pathologies of walking (1)

ah, such an ominous title! And yet, this post was prompted by an utterly pleasant Sunday-walk, firmly within the bounds of social propriety.
It was a Brussels- Brontë walk – tracing the literary steps of Lucy Snowe , the not-so-heroic heroine of Villette (Charlotte Brontës great novel about an English girl at a Brussels boarding school (2)).

I’m rather a late convert to group- literary- walks, having always “dearly liked to think my own thoughts” , to imagine my own scenes from books and, obviously, to take my own steps. But now I find these literary walks utterly endearing and uplifting: a group of people of different nationalities and coming from diverse walks of life, having in common only their love of a novel written more than 150 years earlier, taking together a real life walk in the pouring rain around the few surviving landmarks mentioned in said novel.

Thus, for the love of a novel, our little group undauntedly opened its umbrellas, and walked up & down a stretch of wet cobbled street where Lucy/Charlotte may have walked. We piously pored over a map pointing out the “then and now” location of streets. We stood shivering, but alert to the guide’s words, on the windy forecourt of a church where Lucy Snowe/ Charlotte Brontë may have confessed. And we gathered ceremoniously under very green trees dripping with spring rain, close to a kiosk in the park where Lucy/ Charlotte went to an open air concert.

And yet, there ‘s this crucial walk which the little group of Brontë- devotees did not take – the walk which is perhaps most evocative of poor lonely Lucy Snowe’s state of mind. But it’s of course the kind of walk one cannot reconstruct – the aimless walking of one who has no purpose, no companion …. The feverish walking of one who can no longer bear to stay amongst his four walls … who needs to go out, to escape from his inner ruminations. The walk of one who kicks himself out of the door, into the city, to hurl himself amongst strange people & sights, to walk himself into oblivion…

Villette may well be one of the first novels to describe this pathology of walking – pathology...? well, no doubt this kind of obsessive walking is part therapy too: the immersion in movement, the company of streets to drown out the inner buzzing.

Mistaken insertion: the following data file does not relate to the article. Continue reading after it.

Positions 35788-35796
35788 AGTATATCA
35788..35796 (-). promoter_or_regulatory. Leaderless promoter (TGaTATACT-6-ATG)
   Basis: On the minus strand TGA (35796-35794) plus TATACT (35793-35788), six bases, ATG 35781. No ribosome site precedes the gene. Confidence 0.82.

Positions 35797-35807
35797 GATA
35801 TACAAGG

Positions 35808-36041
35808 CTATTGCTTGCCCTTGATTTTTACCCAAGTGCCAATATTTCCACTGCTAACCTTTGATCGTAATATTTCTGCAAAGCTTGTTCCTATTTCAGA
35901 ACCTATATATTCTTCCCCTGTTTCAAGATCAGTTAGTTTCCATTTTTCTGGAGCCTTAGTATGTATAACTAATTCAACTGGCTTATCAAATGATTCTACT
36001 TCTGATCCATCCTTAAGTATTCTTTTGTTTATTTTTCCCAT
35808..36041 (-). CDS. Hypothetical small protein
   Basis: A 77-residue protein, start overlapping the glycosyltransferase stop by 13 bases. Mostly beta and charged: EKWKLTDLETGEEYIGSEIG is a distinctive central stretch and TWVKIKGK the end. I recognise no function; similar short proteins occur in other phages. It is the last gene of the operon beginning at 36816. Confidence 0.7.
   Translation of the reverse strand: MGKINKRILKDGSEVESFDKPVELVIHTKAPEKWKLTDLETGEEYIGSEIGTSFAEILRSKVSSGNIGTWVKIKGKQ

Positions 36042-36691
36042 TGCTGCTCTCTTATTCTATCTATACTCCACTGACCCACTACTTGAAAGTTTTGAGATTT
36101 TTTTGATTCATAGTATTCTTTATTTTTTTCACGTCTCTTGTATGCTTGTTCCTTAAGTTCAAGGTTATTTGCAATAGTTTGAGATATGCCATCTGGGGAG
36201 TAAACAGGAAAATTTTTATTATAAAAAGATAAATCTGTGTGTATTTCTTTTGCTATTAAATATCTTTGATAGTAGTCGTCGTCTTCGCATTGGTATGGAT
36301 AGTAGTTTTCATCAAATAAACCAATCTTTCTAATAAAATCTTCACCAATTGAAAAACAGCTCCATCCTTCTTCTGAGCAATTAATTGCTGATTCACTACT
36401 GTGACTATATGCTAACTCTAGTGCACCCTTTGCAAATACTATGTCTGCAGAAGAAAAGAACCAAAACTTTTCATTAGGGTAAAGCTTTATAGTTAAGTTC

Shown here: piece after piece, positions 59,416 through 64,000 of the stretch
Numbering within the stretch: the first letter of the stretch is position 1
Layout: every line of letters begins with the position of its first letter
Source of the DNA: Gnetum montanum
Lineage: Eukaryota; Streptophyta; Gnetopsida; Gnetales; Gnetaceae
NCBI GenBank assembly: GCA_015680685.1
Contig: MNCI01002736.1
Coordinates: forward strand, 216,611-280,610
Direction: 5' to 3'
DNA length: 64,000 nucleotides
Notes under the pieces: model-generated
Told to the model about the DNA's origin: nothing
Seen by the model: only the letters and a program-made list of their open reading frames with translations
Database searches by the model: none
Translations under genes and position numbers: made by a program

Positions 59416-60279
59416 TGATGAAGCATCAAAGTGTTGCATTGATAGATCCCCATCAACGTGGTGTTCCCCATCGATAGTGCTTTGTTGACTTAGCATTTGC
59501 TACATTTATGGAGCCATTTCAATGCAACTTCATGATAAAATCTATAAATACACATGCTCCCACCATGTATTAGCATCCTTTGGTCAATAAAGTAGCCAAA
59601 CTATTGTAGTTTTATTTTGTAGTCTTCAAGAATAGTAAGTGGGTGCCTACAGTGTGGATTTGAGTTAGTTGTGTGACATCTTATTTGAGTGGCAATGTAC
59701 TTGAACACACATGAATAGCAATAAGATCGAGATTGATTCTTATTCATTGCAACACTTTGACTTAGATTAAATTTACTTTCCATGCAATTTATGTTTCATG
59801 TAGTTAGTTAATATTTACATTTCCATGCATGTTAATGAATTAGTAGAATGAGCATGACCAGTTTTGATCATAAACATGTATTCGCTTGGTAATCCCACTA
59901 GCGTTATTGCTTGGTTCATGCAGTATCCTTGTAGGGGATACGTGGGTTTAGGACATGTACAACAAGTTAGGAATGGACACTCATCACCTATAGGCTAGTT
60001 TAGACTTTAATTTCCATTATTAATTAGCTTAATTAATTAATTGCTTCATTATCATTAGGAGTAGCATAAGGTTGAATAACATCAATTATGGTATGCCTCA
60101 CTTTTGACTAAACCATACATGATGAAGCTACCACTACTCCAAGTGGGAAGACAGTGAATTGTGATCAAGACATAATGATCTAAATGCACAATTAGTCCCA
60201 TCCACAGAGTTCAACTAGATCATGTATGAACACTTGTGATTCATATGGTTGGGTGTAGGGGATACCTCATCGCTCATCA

So imagine now a long hot summer vacation .... and a shy girl remaining all alone in a boarding school in a foreign city, when everyone else has returned home for the holidays ...:

“At first I lacked courage to venture very far from the Rue Fossette, but by degrees I sought the city-gates, and passed them, and then went wandering away far along chaussées, through fields, beyond cemeteries, Catholic and Protestant, beyond farmsteads, to lanes and little woods, and I know not where. A goad thrust me on, a fever forbade me to rest; a want of companionship maintained in my soul the cravings of a most deadly famine. I often walked all day, through the burning noon and the arid afternoon, and the dusk evening, and came back with moonrise. “

Another more recent expert in both the pathology and the therapy of city-walking (and also the deft chronicler of its hallucinations), is Paul Auster (3) – who even manages to write sentences with the feel of a meandering walk:

“Each time he took a walk, he felt as though he were leaving himself behind, and by giving himself up to the movement of the streets, by reducing himself to a seeing eye, he was able to escape the obligation to think, and this, more than anything else, brought him a measure of peace, a salutary emptiness within. The world was outside him, around him, before him, and the speed with which it kept changing made it impossible for him to dwell on any one thing for very long. Motion was of the essence, the act of putting one foot in front of the other and allowing himself to follow the drift of his own body. By wandering aimlessly, all places became equal, and it no longer mattered where he was. On his best walks, he was able to feel he was nowhere. [….]